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ACC Football: Top 25 2021 NFL Draft Prospects to Watch

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ACC Football: Top 25 2021 NFL Draft Prospects to Watch

ACC Football: Top 25 2021 NFL Draft Prospects to Watch

The ACC had 27 players selected in last week's NFL Draft, down one from their total in 2019. Those numbers are way off the 45 ACC alums that were chosen in 2018.

While this is a trend that fans of the conference don't like to see, expect a rebound in 2021. Clemson will again lead the way with what possibly could be a double-digit number of players picked. Plus, Florida State and Miami are still producing NFL athletes and several other league programs have multiple next-level prospects.

2021 NFL Draft Prospects: Top 50 I ACC I Big 12 I Big Ten I Pac-12 I SEC

Here are the top 25 ACC draft-eligible players (in alphabetical order) for 2021.

Chatarius "Tutu" Atwell, WR, Louisville (Jr., 5-9, 165)

Atwell is small, but he's also lightning quick and exceedingly productive. After a solid freshman season, Atwell exploded as a sophomore with 69 grabs for 1,272 yards and 11 touchdowns. While he has only returned punts in certain situations for the Cardinals, that ability makes him even more valuable.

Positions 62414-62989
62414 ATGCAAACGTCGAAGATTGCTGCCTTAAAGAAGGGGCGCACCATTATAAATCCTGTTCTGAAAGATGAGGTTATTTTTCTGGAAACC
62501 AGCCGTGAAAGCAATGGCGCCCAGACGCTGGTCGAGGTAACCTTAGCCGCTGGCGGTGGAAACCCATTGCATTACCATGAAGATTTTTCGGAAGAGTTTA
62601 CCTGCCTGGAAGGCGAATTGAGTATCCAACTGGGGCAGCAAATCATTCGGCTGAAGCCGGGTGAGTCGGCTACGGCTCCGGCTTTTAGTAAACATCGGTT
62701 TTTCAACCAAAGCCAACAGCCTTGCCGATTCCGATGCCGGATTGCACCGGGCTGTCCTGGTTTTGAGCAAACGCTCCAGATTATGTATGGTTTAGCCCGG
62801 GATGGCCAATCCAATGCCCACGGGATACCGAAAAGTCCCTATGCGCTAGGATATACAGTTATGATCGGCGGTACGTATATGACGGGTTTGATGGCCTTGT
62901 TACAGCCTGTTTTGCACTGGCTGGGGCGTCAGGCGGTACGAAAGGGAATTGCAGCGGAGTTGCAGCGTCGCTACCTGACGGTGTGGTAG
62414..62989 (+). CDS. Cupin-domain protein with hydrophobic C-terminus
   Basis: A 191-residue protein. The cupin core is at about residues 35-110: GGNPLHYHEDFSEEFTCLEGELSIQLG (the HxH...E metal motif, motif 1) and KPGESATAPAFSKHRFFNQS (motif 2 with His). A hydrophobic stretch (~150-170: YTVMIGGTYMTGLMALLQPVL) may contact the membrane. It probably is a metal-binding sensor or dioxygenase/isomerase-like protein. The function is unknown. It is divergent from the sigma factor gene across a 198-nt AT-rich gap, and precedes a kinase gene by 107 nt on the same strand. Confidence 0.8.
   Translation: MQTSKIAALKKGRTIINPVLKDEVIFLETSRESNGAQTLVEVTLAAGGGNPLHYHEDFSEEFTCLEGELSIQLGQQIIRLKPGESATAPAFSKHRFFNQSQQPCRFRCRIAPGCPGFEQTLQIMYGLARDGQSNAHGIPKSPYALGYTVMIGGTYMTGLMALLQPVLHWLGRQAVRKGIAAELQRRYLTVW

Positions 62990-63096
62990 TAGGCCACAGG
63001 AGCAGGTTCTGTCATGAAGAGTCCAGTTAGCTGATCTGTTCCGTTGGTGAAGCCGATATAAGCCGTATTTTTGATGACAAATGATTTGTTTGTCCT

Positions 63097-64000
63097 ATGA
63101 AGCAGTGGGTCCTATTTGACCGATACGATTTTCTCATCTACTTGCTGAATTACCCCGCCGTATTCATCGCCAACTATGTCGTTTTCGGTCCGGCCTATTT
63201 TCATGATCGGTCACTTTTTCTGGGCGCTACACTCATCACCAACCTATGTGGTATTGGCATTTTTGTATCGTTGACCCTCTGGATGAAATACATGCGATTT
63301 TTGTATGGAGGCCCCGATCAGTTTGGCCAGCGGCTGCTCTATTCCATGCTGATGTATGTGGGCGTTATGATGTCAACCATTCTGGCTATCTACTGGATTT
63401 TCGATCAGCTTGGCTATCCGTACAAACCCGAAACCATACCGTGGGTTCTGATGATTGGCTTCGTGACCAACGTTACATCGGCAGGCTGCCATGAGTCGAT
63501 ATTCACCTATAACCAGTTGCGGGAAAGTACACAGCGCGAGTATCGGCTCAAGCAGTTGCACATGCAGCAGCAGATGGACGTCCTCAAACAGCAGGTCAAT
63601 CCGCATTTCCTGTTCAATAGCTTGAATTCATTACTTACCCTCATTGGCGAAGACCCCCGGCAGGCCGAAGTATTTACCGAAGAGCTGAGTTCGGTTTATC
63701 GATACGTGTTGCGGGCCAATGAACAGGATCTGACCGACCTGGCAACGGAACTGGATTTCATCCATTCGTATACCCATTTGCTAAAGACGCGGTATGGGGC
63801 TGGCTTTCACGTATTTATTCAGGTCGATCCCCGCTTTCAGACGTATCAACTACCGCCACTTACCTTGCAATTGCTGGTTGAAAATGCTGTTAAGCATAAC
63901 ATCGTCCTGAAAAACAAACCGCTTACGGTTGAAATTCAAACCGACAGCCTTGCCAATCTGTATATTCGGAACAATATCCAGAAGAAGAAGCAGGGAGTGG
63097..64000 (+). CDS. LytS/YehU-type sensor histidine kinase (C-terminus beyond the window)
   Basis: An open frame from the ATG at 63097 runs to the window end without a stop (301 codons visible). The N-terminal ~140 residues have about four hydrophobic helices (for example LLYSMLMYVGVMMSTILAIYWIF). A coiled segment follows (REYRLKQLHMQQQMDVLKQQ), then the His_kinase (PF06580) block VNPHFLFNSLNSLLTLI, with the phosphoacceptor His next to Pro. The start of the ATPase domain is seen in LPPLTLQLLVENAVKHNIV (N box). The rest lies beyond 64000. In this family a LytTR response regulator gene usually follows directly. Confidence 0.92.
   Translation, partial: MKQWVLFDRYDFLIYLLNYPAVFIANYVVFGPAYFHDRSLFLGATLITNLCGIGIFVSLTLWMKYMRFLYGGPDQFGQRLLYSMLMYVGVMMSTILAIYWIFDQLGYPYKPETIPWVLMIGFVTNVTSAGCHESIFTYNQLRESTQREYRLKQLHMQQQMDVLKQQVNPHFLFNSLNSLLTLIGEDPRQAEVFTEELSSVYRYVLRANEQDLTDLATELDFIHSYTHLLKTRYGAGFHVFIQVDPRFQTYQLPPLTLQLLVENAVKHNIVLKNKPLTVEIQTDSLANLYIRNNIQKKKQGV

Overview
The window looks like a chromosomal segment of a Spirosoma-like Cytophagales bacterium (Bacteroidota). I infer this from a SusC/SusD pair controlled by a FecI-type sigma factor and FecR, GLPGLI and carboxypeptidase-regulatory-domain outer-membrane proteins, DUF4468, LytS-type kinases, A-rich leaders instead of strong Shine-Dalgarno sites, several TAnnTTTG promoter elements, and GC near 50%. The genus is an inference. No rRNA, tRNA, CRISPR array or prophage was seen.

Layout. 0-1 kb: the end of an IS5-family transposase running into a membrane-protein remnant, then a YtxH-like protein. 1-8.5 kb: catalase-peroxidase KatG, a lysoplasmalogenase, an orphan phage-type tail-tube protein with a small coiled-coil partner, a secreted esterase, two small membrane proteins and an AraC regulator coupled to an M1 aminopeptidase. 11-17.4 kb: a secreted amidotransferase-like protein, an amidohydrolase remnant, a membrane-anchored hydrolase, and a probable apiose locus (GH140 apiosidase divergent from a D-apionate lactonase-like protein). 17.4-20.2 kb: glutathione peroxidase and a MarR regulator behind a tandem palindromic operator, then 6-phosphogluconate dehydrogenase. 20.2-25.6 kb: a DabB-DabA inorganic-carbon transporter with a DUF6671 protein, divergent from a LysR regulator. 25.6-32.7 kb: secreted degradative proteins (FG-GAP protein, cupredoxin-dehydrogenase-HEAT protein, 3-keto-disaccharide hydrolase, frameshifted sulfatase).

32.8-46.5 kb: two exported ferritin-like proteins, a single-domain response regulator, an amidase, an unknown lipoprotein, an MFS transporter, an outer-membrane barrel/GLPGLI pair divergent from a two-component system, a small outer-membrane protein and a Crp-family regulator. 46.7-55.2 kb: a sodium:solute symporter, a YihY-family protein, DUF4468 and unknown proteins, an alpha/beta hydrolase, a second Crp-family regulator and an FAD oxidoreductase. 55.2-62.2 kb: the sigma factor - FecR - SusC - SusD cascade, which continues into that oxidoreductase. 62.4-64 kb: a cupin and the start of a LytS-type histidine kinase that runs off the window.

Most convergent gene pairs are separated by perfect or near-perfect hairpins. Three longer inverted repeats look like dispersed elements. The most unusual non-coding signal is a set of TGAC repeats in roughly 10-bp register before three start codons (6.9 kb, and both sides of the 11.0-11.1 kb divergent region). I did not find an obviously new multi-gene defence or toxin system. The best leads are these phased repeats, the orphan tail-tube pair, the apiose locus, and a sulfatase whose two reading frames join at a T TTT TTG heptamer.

Carlos Basham Jr., DE, Wake Forest (Sr., 6-5, 275)

The fifth-year senior has a chance to be near the top of many of the defensive lists in the Wake Forest record book. After three productive seasons, Basham is already sixth in program history with 15.5 sacks and he also has 31 career tackles for lost yardage. Last year's 11 sacks ranked second in the ACC and 14th nationally.

Jackson Carman, OT, Clemson (Jr., 6-5, 345)

Carman is a massive tackle that came into Clemson with a lot of fanfare. He appears ready to deliver on that promise after a third-team All-ACC 2019 season. His best performance may have come in the Fiesta Bowl, when he limited Ohio State star Chase Young, the second pick in the 2020 draft, to just two tackles in Clemson's victory.

Andre Cisco, S, Syracuse (Jr., 6-0, 206)